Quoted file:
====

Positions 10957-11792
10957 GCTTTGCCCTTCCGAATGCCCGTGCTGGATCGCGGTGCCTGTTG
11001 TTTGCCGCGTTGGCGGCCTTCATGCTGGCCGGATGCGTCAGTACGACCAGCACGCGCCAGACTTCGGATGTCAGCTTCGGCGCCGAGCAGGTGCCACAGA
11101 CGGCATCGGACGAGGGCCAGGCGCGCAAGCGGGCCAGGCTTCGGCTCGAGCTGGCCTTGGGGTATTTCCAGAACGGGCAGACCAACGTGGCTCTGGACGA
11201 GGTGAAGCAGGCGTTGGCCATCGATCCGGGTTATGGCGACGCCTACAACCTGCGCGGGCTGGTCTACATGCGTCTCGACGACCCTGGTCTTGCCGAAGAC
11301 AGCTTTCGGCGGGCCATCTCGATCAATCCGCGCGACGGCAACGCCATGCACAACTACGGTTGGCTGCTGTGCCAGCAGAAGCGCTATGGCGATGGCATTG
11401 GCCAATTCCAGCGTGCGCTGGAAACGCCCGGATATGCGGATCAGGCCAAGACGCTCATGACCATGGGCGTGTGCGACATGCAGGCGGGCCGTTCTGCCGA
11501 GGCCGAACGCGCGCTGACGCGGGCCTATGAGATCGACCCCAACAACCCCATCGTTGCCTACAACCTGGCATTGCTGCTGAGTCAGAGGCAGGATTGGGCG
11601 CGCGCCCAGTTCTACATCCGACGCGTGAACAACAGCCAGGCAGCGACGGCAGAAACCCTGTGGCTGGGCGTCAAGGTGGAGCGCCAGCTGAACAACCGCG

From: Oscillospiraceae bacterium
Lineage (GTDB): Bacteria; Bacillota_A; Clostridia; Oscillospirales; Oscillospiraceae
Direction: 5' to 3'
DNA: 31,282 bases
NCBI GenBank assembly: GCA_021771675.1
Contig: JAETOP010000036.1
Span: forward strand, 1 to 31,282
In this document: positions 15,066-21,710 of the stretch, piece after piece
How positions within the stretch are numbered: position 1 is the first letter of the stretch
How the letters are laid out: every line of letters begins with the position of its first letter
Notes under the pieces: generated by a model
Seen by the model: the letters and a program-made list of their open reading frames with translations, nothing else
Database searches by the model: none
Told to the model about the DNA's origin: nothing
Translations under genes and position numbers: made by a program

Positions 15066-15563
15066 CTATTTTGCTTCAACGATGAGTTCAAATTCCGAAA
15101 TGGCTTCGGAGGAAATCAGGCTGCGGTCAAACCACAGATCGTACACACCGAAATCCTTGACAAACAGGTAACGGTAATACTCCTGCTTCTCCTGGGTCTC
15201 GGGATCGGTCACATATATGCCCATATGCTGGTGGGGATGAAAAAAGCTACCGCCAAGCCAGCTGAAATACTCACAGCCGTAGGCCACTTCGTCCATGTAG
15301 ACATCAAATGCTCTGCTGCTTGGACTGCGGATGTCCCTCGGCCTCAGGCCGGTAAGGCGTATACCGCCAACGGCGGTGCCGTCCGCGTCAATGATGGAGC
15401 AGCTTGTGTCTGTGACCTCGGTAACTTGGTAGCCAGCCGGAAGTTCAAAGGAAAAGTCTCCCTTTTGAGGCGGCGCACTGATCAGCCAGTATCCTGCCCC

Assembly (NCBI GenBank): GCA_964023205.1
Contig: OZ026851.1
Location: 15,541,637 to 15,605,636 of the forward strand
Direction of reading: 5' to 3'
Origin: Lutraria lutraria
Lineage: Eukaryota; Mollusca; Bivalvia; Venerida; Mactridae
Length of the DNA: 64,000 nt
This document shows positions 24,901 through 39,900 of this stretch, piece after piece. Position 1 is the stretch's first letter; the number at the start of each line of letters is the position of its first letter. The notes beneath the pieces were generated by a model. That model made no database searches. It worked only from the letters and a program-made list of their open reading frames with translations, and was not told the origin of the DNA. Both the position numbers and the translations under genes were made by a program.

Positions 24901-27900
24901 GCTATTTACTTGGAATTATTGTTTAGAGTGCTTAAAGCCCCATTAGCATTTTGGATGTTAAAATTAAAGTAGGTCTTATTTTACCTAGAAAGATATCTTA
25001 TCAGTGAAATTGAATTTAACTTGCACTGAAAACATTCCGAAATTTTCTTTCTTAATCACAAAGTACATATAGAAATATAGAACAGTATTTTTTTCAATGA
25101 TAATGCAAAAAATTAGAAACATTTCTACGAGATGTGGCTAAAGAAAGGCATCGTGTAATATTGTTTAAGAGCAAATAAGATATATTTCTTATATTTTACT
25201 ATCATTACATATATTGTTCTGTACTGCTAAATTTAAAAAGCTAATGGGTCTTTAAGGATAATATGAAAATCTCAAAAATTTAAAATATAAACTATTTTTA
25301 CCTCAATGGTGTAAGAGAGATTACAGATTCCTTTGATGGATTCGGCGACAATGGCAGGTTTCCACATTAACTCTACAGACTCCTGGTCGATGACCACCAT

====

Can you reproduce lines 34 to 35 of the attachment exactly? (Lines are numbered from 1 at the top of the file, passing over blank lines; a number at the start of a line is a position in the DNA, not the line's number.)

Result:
Direction of reading: 5' to 3'
Origin: Lutraria lutraria